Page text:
But the Indiana Chamber can guarantee football on November 17 of this year when Terry Bradshaw highlights our 22nd Annual Awards Dinner. In addition to four Super Bowl titles as a Pittsburgh Steeler quarterback, Bradshaw shines as a commentator, actor, singer, author, motivational speaker and more.

It’s always an outstanding business celebration (ask any of the 1,500-plus who attended in 2010), but it’s great to tie in to Indiana’s latest opportunity to shine on the sports world stage.

Check out today’s press release; more on Bradshaw; and a 2010 Annual Dinner highlight video.

The Big ‘E’ as in Evansville

Evansville is always an interesting locale. Residents there feel the disconnect from Central Indiana (it’s difficult to have a conversation without the Interstate 69 topic coming up, and I understand to some degree their frustration), but they don’t really have the big out-of-state neighbor (think Chicago, Cincinnati or Louisville) to turn to as an Indiana alternative.

I’ve had the opportunity to report on a number of intriguing stories out of the area known as the Pocket City, River City, Crescent City and probably a few other nicknames. I’m working on one for the next BizVoice magazine that focuses on plans for a new downtown arena and the economic development potential it brings.

Look for a major announcement on that project soon and some analysis in the upcoming BizVoice. Mayor Jonathan Weinzapfel, by the way, says that on its own scale this development will be every bit as important to his community as the Lucas Oil Stadiums and Conseco Fieldhouses are to Indianapolis.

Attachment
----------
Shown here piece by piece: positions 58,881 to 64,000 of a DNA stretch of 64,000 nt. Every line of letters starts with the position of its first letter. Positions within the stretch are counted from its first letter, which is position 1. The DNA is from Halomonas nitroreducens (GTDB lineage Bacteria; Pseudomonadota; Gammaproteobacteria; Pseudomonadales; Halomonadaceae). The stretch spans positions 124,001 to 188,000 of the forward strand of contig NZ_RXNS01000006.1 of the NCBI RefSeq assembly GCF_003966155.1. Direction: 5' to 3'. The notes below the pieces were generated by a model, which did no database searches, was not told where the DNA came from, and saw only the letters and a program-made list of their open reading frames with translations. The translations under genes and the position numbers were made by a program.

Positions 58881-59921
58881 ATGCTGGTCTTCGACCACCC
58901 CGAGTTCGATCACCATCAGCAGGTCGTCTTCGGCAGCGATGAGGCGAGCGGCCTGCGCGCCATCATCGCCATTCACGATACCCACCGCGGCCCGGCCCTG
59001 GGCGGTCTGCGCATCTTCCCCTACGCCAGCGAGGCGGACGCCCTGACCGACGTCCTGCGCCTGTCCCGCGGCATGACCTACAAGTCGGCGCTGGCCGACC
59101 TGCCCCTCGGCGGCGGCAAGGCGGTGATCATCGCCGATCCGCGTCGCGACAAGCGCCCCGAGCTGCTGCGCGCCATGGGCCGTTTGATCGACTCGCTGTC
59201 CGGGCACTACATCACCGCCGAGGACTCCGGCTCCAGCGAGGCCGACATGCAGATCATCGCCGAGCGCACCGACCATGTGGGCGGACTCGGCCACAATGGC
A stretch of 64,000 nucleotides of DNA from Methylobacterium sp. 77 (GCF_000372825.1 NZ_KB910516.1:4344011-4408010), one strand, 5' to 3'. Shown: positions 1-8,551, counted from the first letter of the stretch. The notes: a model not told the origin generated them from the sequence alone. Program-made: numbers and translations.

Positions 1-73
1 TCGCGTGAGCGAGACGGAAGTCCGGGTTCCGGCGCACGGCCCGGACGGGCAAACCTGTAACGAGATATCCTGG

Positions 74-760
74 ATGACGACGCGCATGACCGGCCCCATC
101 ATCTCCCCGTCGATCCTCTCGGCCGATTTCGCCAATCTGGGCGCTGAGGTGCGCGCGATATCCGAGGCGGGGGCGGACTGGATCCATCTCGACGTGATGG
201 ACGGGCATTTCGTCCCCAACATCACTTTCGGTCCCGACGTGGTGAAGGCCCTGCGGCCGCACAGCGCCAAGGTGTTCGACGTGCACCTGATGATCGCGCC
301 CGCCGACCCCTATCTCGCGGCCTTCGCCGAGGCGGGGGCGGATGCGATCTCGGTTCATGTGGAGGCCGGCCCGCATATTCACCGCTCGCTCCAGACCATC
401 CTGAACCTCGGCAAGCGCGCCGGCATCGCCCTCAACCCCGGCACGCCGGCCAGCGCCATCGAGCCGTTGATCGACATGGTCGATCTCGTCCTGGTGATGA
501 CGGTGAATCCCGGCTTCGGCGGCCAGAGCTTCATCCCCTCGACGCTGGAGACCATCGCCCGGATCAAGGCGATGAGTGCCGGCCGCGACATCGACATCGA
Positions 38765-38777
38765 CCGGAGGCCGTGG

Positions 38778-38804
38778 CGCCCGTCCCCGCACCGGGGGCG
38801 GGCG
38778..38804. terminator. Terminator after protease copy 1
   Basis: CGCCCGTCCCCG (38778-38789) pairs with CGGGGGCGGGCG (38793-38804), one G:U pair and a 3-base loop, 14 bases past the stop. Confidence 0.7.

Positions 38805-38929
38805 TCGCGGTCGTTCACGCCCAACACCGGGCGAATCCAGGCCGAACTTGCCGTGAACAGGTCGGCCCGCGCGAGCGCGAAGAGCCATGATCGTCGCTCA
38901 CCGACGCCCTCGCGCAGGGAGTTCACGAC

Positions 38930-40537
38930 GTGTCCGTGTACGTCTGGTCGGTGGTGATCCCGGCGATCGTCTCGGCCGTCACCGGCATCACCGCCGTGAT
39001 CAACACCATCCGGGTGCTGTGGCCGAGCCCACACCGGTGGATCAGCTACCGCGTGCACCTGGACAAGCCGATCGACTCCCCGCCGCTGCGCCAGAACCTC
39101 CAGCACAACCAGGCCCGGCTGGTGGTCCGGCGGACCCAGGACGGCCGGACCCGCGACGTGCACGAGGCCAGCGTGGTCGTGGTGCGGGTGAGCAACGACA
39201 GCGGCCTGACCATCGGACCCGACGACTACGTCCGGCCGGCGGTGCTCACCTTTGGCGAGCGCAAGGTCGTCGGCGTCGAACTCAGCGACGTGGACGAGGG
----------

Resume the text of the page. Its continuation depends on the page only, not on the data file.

We’ve also compiled community feature sections from Fort Wayne, South Bend and Terre Haute in 2009 editions of BizVoice. There is plenty going on in all corners of the state and in many cities and towns in between. We enjoy bringing you the stories, hope you enjoy reading them and welcome your ideas for future topics.

Welcome Back, Warlocks

If you’re walking around downtown Indianapolis the next few days, you might just bump into a wizard, a warlock or an enormous gathering of average Joe’s with comic book heroes on their black t-shirts and backpacks full of gaming items. Gen Con Indy is one of the many massive conventions in Indianapolis’ growing convention market. 
 
Gen Con Indy claims the top spot at the sorcerer’s round table as the original, best attended and longest running gaming convention in the entire galaxy. In 2007, over 26,000 gamers attended Gen Con Indy. This is another example why Indianapolis must offer the best facilities available in Lucas Oil Stadium and the expanding Indiana Convention Center. The tax revenue generated from Gen Con and other conventions is very important to downtown’s economy, not to mention the boon to local restaurants and hotels.
 
Here’s a list of upcoming events at Lucas Oil Stadium and the Indiana Convention Center. The expected attendance numbers are critical for Indiana tourism.
 
If you do bump into one of our visiting gamers, be nice, ok? They might have horns or claim to have powers to place a spell banishing you to the planet Zog, but they never cause any trouble and they go about their own business. 

Welcome back, Gen Con folks!